The present disclosure relates to automobiles, architecture and other, comprising a high level of adhesion between at least one chemically strengthened thin glass plate and at least one polymer layer such as a PVB layer or a “SentryGlas” layer. It relates to a glass laminate for use. The laminate according to the present disclosure has a high adhesion between the glass and the polymer layer and has protruding glass retention properties after breakage. The laminates described herein can demonstrate a combination of high adhesion and high penetration resistance, as opposed to the weak penetration resistance at high adhesion exhibited by conventional soda-lime glass and PVB laminates. Is. Furthermore, the laminates of the present disclosure do not require an adhesion control agent to provide acceptable penetration resistance or PVB or “SentryGlas” adhesion to glass. In contrast, conventional soda lime glass / PVB laminates exhibit low penetration resistance at high adhesion levels. Further, in some embodiments of laminating a PVB plate to an exemplary glass plate, the high penetration resistance of the resulting glass laminate can eliminate the need for an adhesion inhibitor when bonding PVB to the glass plate. . In another embodiment of laminating a “SentryGlas” plate to an exemplary glass plate, the high adhesion of chemically tempered glass to “SentryGlas” causes the adhesion promoter to bond “SentryGlas” to the glass plate. The need can be eliminated. Furthermore, the high adhesion between the thin chemically strengthened glass plate and “SentryGlas” allows the “SentryGlas” to contact either side of the glass plate, as in the case of “SentryGlas” being laminated on soda lime glass. It does not depend on

  According to certain embodiments of the present disclosure, two glass plates with a thickness of less than 2 mm and an adhesive strength to the two glass plates such that the laminate has a Pummel value of at least 7, at least 8 or at least 9. A glass laminate structure having a polymer intermediate layer between the two glass plates provided may be provided. The thickness of the polymer interlayer in the glass laminates described herein can range from about 0.5 mm to about 2.5 mm. According to other embodiments, the laminate may have a penetration resistance with an average break height (MBH) of at least 20 feet. At least one of the two glass plates may be chemically strengthened. Of course, both of the two glass plates may be chemically strengthened and their thickness may be less than 1.5 mm. Further, any one of the two glass plates may be annealed, cured, or partially strengthened. In further embodiments, the thickness of at least one of the two glass plates may be less than 2 mm, less than 1.5 mm, or less than 1 mm. Exemplary interlayers may be formed of ionomers, polyvinyl butyral (PVB) or other suitable polymers. The thickness of the ionomer intermediate layer (such as “SentryGlas” manufactured by DuPont) in the glass laminate described herein is about 0.5 mm to about 2.5 mm or 0.89 mm to about 2.29 mm. Good. The thickness of the PVB interlayer in the glass laminates described herein can be from about 0.38 mm to about 2 mm or from about 0.76 mm to about 0.81 mm.

  The present disclosure also provides a first glass plate, a second glass plate and a polyvinyl butyral intermediate layer, stacking the intermediate layer on an upper surface of the first glass plate, and a second glass plate in the intermediate A process for forming a glass laminate structure is described that includes the steps of stacking on a layer to form an assembled laminate. The process also includes heating the assembled laminate to a temperature equal to or greater than the softening temperature of the intermediate layer to laminate the intermediate layer to the first glass plate and the second glass plate. The intermediate layer is bonded to the two glass plates with an adhesive force having a Pummel value of at least 7, without using an adhesion inhibitor between the intermediate layer, the first glass plate and the second glass plate. .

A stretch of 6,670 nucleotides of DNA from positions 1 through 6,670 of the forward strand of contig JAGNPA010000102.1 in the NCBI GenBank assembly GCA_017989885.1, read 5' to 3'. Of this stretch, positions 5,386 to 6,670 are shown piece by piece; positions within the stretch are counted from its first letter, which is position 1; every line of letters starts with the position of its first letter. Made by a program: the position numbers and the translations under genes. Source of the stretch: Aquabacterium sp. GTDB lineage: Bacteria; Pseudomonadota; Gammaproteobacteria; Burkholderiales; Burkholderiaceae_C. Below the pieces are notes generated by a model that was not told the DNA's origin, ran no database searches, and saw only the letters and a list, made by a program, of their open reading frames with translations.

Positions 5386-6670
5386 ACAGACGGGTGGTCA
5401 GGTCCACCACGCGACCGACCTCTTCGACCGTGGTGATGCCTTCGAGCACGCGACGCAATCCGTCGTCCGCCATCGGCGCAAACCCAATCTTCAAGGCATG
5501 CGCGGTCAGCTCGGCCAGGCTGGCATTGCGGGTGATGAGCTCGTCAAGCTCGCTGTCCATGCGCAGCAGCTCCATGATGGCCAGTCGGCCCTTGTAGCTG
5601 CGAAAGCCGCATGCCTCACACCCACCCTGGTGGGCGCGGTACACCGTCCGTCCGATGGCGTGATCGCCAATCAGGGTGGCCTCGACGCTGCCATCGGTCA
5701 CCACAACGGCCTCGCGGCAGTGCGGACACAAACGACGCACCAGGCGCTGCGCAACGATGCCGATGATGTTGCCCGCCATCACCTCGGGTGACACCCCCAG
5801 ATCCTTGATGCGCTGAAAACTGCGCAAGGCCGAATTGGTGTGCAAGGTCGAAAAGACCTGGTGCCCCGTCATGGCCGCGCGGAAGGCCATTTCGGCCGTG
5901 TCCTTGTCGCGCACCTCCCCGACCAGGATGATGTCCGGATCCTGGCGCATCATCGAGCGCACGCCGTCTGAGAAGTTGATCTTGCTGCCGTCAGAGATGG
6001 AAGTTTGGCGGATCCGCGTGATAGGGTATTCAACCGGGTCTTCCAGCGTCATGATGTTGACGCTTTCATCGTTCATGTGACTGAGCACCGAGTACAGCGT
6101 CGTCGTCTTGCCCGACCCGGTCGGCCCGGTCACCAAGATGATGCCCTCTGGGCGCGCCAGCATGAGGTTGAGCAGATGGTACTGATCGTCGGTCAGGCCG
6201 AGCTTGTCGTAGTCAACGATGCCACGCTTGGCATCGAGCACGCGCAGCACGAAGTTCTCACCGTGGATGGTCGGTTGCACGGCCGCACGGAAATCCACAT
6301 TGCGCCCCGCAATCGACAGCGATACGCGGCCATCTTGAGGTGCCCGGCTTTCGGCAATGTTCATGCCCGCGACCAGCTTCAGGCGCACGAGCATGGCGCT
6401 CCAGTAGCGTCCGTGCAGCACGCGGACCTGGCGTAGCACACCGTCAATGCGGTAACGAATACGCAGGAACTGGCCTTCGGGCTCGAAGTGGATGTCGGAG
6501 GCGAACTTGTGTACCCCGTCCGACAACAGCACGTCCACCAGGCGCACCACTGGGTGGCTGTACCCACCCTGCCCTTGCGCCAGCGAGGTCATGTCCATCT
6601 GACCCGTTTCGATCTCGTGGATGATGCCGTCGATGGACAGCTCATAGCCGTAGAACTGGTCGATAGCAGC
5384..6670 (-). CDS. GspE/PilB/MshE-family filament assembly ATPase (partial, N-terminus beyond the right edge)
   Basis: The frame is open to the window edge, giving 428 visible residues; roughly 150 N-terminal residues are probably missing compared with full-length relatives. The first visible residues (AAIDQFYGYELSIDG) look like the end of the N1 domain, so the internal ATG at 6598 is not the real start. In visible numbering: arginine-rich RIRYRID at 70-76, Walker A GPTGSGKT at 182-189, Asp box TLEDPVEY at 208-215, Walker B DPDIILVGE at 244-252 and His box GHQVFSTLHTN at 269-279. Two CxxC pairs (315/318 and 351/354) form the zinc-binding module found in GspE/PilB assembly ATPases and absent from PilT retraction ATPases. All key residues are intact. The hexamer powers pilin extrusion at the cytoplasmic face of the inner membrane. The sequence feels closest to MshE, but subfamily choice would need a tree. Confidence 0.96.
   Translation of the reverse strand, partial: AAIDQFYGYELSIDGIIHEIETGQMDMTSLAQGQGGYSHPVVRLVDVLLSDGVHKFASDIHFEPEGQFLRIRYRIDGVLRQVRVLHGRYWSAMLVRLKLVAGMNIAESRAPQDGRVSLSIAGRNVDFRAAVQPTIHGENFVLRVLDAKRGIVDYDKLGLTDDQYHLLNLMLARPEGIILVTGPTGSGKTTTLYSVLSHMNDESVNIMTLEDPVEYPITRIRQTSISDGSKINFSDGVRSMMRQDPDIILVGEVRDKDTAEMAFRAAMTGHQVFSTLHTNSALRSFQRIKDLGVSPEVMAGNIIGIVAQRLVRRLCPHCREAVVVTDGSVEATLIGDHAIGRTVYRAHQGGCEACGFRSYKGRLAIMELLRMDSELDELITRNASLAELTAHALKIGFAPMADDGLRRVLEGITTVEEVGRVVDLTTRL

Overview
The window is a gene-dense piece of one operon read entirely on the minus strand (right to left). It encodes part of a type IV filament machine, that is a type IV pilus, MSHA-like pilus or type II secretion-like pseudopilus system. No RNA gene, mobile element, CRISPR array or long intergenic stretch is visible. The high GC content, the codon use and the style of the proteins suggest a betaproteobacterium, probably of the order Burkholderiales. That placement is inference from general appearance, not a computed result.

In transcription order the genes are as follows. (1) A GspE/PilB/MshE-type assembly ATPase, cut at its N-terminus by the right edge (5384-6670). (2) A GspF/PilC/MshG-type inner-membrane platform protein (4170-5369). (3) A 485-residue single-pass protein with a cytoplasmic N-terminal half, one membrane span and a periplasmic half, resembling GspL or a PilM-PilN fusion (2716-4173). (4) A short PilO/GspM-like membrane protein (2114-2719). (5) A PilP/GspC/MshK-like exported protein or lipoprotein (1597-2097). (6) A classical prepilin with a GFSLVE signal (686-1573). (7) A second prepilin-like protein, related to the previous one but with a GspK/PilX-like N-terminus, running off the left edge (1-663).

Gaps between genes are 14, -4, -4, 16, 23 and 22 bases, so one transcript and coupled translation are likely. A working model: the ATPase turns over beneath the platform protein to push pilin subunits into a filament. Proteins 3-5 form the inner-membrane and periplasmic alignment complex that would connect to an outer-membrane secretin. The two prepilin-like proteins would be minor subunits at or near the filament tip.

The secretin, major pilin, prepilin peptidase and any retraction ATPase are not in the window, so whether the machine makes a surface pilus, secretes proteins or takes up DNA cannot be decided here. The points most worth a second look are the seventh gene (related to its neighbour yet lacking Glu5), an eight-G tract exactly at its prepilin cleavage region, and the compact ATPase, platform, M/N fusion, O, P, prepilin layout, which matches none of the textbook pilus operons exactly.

The present disclosure also provides a first glass plate, a second glass plate and an ionomer intermediate layer, stacking the intermediate layer on an upper surface of the first glass plate, and a second glass plate as the intermediate layer. A process for forming a glass laminate structure is described, including the step of forming an assembled laminate stacked on top of each other. The process also includes heating the assembled laminate to a temperature equal to or greater than the softening temperature of the intermediate layer to laminate the intermediate layer to the first glass plate and the second glass plate. The intermediate layer is bonded to the two glass plates with an adhesive force having a Pummel value of at least 7, without using an adhesion inhibitor between the intermediate layer, the first glass plate and the second glass plate. .

  Additional features and advantages are described in the following detailed description, some of which will be readily apparent to those skilled in the art from the present description, or as set forth in the specification and claims and accompanying drawings. It will be appreciated by implementing the embodiment. The foregoing general description and the following detailed description are both illustrative of the present invention and are intended to provide an overview or framework for understanding the nature and characteristics of the present invention claimed in this application. Please understand that. The accompanying drawings are included to provide a further understanding of the invention, and are incorporated in and constitute a part of this specification. These drawings illustrate various embodiments of the invention and, together with the following description, serve to explain the principles and operations of the invention.